January 4, 2019
New plan offers framework for prevention of sex trafficking among victims of all ages
In response to a 2017 Minnesota legislature initiative, the Minnesota Department of Health (MDH) has released a new strategic plan for broadening the state’s successful “Safe Harbor” response to sex trafficking. The plan seeks to offer lawmakers a framework for how to improve Minnesota’s laws related to adults who are victims of sex trafficking.
The current Minnesota Safe Harbor Law was originally passed in 2011. It provides the foundation for Minnesota’s response to exploitation and commercial sex trafficking of youth. The Safe Harbor Program raises awareness, understanding and identification of the commercial sexual exploitation of youth. The law removed prostitution charges for youth under 18 and created a statewide system for helping sexually exploited youth by providing housing and services through age 24. This change reflected the reality that sex trafficked youth are victims.
“Minnesota has been a national leader in addressing human trafficking through its Safe Harbor program,” said Minnesota Commissioner of Health Jan Malcolm. “This plan creates a framework for us to continue the conversation about how we can better protect the safety, health and dignity of victims and survivors regardless of their age.”
MDH created the plan in consultation with the Minnesota Departments of Human Services and Public Safety. The strategic plan also draws upon findings and recommendations from a community engagement and research process led by the Robert J. Jones Urban Research and Outreach-Engagement Center (UROC) at the University of Minnesota, the Advocates for Human Rights and Rainbow Research. These partners were selected as part of a Legislatively-directed, competitive process.
Called for by the legislature, the new strategic plan outlines a development and implementation process for the legislature to broaden Minnesota’s Safe Harbor response to sex trafficking. Whereas the current approach focuses on youth, a new proposal could include victims of all ages. The plan highlights potential next steps such as legal remedies, increased training and accountability, culturally responsive practices and planning efforts. The plan also considers the societal and institutional conditions that can lead to sex trafficking and exploitation.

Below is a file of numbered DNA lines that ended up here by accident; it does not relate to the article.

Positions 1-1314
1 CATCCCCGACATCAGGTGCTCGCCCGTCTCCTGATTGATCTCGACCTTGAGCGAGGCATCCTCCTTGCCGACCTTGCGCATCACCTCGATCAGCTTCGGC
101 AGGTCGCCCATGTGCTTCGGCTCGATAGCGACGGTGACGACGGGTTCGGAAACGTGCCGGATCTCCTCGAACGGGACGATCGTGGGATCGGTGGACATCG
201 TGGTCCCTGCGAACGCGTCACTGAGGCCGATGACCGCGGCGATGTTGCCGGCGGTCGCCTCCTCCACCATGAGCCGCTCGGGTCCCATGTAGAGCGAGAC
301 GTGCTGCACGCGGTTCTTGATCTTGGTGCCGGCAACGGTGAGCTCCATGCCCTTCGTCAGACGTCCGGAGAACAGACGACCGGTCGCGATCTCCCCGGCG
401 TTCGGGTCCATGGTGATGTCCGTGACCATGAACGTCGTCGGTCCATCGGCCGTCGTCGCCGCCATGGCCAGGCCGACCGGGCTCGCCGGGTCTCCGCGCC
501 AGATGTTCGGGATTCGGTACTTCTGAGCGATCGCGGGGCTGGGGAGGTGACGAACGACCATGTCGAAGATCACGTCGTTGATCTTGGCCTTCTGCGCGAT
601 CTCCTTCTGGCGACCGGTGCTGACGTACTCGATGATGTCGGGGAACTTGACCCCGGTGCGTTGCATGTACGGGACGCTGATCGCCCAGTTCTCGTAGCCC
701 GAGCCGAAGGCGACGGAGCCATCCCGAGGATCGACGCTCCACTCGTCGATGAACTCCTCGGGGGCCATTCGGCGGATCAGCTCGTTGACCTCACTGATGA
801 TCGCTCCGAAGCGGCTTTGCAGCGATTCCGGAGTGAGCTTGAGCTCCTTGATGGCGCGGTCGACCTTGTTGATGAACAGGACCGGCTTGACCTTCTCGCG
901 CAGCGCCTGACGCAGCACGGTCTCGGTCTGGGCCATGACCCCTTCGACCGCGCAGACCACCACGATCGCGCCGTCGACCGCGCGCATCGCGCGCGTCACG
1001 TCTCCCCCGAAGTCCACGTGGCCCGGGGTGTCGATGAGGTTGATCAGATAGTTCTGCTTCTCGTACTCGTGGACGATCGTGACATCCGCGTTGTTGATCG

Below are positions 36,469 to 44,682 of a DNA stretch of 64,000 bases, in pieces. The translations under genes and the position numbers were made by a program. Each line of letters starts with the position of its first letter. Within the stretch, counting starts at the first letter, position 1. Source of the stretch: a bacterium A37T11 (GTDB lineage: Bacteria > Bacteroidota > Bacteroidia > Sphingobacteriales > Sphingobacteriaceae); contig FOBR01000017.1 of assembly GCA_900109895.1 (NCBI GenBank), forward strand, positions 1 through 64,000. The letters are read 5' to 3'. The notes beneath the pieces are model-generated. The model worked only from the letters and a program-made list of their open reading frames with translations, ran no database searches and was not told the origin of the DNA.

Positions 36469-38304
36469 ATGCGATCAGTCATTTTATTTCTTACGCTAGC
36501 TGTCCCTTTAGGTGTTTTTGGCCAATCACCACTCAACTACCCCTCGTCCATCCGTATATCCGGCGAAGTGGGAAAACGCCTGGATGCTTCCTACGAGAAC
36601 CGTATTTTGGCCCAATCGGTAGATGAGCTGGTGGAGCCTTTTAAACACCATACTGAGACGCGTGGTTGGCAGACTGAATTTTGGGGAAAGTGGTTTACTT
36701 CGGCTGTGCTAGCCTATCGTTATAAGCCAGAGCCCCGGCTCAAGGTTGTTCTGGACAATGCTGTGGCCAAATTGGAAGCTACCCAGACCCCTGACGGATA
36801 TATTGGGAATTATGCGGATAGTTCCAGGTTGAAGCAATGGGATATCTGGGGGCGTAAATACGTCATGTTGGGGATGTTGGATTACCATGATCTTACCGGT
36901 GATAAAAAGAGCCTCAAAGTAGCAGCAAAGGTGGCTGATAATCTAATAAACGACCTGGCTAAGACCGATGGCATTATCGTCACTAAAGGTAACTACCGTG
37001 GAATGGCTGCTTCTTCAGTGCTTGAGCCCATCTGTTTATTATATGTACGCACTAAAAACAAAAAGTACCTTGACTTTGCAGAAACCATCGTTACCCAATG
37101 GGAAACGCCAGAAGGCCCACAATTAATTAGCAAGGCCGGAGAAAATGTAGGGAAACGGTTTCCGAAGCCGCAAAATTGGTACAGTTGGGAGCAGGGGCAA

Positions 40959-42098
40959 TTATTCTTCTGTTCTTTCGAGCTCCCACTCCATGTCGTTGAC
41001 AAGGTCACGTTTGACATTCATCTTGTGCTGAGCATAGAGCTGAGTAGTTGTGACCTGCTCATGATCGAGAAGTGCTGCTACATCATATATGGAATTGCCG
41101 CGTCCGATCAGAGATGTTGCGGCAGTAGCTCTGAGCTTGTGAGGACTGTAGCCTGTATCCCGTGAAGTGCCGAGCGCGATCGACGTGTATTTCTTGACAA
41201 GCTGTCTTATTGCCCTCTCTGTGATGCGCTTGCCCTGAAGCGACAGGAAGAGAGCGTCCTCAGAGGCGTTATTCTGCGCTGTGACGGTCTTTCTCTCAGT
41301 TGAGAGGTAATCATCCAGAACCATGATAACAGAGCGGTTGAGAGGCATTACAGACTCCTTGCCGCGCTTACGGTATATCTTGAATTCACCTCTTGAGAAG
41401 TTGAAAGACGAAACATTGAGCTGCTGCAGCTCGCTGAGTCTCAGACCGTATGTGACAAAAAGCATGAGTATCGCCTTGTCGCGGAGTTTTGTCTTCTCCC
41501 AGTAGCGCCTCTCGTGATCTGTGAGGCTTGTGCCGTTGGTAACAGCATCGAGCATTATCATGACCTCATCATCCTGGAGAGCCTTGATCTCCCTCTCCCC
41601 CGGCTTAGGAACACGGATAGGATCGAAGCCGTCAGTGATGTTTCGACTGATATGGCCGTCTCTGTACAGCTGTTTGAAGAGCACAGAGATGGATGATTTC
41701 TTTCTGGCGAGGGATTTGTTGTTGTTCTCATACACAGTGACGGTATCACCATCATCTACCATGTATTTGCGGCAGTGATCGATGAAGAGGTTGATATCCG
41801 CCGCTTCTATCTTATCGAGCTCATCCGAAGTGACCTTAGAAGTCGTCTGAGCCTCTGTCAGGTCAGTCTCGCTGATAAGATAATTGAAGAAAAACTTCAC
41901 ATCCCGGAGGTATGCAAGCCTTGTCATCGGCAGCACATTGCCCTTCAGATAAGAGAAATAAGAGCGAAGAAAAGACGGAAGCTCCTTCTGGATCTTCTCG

The community report, titled “Safe Harbor for All: Results from a Statewide Strategic Planning Process in Minnesota,” was developed with input from nearly 300 stakeholders statewide representing a wide range of personal, cultural and professional experiences.
“This project engaged a wide range of knowledgeable experts from across Minnesota. We listened to those most affected by sex trafficking, exploitation, and commercial sex, including communities of color, indigenous people, immigrants, and those in the LGBTQ community,” said Lauren Martin, director of research at UROC and the report's lead researcher. “As a result, our report gets to the complexities, harms and root causes of sex trafficking and exploitation in commercial sex, as well as opportunities for consensus and areas of agreement for next steps."
The MDH “Safe Harbor for All: Statewide Sex Trafficking Victim/Survivors Strategic Plan” is available at Safe Harbor for All. The partner research report is available at “Safe Harbor for All: Results from a Statewide Strategic Planning Process in Minnesota” (link expired).
“Human trafficking is a widespread and serious human rights abuse,” said Robin Phillips, executive director of The Advocates for Human Rights. “Our findings indicate that, while there is no simple solution or quick fix, a human rights approach allows us to focus on creating systems that allow people to live with safety, health, dignity, and justice.”
University of Minnesota Public Relations